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Vortex dynamics on the surface of a torus

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CATW02 - Complex analysis in mathematical physics and applications

As theoretical models of incompressible flows arising in engineering and geophysical problems, vortex dynamics is sometimes considered on surfaces that have various geometric features such as multiply connected domains and spherical surfaces. The models are derived from the streamline-vorticity formulation of the Euler equations. In order to solve the model equations, complex analysis and its computational techniques are effectively utilized. In the present talk, we first review the mathematical formulation of vortex dynamics with some applications to engineering and ocean problems. We then pay attention to vortex dynamics on the surface of a torus. Although the flows on the surface of a torus is no longer a physical relevance to real fluid flow phenomena, it is theoretically interesting to observe whether the geometric nature of the torus, i.e., a compact, orientable 2D Riemannian manifold with non-constant curvature and one handle, yields different vortex dynamics that are not observed so far. The vortex model is not only an intrinsic theoretical extension in the field of classical fluid mechanics, but it would also be applicable to modern physics such as quantum mechanics and flows of superfluid films. Based on the model of point vortices, where the vorticity distribution is given by discrete delta measures, we investigate equilibrium states of point vortices, called vortex crystals, moving in the longitudinal direction without changing their relative configuration. Moreover, we derive an analytic solution of a modified Liouville equation on the toroidal surface, where the vorticity distribution is given by an exponential of the stream-function. The solution gives rise to a vortex crystal with quantized circulations embedded in a continuous vorticity distribution in the plane, which corresponds to a model of shear flows in the plane known as Stuart vortex. A part of the results presented in this talk is based on the joint works with Mr. Yuuki Shimizu, Kyoto University.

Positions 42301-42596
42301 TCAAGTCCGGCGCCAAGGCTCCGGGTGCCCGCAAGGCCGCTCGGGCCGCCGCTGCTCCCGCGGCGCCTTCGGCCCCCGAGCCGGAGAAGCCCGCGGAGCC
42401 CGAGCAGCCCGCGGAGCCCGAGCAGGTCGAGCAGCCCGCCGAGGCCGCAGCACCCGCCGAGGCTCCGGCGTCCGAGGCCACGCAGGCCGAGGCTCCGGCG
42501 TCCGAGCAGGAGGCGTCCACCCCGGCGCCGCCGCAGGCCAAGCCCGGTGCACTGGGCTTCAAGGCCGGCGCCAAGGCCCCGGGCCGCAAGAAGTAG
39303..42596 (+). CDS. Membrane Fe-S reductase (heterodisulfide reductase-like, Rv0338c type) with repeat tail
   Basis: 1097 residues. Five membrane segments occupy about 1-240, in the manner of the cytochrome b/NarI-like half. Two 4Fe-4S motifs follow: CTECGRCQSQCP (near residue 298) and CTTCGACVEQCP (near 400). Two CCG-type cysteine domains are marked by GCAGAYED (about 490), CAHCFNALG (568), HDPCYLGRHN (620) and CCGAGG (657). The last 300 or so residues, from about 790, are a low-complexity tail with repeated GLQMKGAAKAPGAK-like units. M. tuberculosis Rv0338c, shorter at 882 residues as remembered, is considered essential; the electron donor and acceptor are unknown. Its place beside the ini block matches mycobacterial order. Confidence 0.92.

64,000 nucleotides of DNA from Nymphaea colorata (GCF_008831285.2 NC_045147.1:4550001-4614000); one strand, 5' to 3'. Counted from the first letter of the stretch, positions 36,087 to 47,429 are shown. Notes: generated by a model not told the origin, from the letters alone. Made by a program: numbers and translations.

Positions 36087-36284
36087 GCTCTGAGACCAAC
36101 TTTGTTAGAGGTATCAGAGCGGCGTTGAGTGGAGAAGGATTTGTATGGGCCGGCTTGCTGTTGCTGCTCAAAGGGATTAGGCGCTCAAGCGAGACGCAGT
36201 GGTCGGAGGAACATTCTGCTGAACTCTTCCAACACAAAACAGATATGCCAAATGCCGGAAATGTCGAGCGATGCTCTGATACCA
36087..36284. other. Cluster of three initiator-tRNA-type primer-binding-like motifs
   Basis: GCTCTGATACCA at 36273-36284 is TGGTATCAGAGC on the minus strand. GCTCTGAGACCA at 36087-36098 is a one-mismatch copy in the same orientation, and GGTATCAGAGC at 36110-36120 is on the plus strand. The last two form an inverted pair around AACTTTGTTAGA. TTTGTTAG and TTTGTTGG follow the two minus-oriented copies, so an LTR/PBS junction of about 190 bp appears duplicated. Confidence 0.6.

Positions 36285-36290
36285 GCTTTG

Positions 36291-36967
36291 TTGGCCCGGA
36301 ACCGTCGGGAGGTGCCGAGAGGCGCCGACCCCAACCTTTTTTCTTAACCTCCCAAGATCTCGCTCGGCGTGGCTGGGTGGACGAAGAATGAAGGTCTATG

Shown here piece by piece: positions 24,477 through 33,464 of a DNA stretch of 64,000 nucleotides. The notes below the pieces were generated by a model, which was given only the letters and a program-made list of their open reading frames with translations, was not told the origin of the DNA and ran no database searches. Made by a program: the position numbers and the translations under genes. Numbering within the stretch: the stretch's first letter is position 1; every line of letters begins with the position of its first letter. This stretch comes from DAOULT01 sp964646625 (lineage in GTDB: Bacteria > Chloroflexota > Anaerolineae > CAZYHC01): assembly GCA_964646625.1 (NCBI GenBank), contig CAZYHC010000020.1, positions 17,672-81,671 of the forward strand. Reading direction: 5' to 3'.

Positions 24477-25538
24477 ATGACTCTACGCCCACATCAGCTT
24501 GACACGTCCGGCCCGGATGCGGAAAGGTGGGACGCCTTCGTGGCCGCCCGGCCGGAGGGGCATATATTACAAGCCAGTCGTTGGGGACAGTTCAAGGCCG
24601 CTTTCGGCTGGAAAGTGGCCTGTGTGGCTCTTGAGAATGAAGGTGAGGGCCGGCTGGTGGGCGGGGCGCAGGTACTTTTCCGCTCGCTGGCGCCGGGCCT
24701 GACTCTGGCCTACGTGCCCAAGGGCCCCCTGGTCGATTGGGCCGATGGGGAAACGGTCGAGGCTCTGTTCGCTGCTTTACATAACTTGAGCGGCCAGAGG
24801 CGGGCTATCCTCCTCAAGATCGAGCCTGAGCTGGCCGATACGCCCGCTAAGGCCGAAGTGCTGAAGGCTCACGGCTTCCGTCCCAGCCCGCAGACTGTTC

This talk is part of the Isaac Newton Institute Seminar Series series.

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